You can adapt and change later – just start now.

You have your options laid out in front of you – make your choices, and work at them.

It’s time to make a move.

Are you ready?


Paul Back will help you grow your blog, increase your traffic, and teach you to make money online. If you’re serious about blogging, then head on over and get your free guide to The 3 Most Effective Blog Monetization Methods and start earning a good living from your blog, quickly and without frustration.


Make Money Blogging for Real: 3 Must-Know Factors

This is a guest contribution from Jerry Low.

Most people have heard of the success of Perez Hilton’s blog and that he makes somewhere between $200,000 to $400,000 each month blogging about the latest celebrity gossip.

Success stories like Hilton’s might make the prospect of earning a fortune blogging seem real, but the truth is that it is hard work and not very many crack that six figure per month mark. Still, you can make a decent living from blogging, if you know how to go about it.

Every now and then, I’m pulled aside at a family gathering or am emailed by someone who wants to know if it’s possible to make money blogging.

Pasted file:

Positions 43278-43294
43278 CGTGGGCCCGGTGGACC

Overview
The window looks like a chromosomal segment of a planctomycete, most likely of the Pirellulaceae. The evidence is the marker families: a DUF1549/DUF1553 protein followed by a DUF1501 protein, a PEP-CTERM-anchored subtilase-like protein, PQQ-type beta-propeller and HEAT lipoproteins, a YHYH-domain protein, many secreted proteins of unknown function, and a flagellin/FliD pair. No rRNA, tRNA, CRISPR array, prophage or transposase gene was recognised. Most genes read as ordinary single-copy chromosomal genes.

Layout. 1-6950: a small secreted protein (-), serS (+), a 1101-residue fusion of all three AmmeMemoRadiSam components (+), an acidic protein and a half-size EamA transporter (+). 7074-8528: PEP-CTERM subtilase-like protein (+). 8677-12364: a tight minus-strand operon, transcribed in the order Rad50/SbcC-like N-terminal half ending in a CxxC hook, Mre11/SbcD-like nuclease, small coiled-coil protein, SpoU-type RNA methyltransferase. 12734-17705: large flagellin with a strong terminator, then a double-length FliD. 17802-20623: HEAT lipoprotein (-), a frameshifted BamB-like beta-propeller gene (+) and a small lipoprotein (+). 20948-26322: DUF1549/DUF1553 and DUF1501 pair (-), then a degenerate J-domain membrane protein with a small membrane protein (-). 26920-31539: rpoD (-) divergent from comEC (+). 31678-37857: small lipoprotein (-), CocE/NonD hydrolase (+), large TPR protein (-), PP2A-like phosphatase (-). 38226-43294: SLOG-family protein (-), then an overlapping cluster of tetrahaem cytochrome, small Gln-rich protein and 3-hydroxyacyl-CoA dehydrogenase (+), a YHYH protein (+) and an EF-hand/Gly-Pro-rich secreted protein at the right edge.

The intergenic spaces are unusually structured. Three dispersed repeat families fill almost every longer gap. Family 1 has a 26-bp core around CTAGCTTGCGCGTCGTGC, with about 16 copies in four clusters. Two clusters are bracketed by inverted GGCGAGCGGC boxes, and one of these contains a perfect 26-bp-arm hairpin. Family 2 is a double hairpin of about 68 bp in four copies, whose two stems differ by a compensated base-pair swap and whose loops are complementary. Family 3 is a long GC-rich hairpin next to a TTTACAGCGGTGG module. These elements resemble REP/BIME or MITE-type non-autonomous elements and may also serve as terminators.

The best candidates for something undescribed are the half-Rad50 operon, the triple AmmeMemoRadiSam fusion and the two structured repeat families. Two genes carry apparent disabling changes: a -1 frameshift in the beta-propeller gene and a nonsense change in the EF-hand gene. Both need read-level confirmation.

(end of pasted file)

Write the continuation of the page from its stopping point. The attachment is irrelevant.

Some of the common questions include:

  • How do you make money online?
  • How does AdSense work?
  • Should I attend this “make money online” course?

The answer is an absolute yes. You can make money blogging.

While not in the six figures, Matthew Woodward, for example, made approximately $20,000 in December of 2014. That’s a pretty nice paycheck for blogging.

Even a simple idea like Michael Malice’s Overheard in New York, where people submit posts of things they’ve heard somewhere in New York, earns about $9,000 a month from private advertising revenue, such as banner ads placed on the site.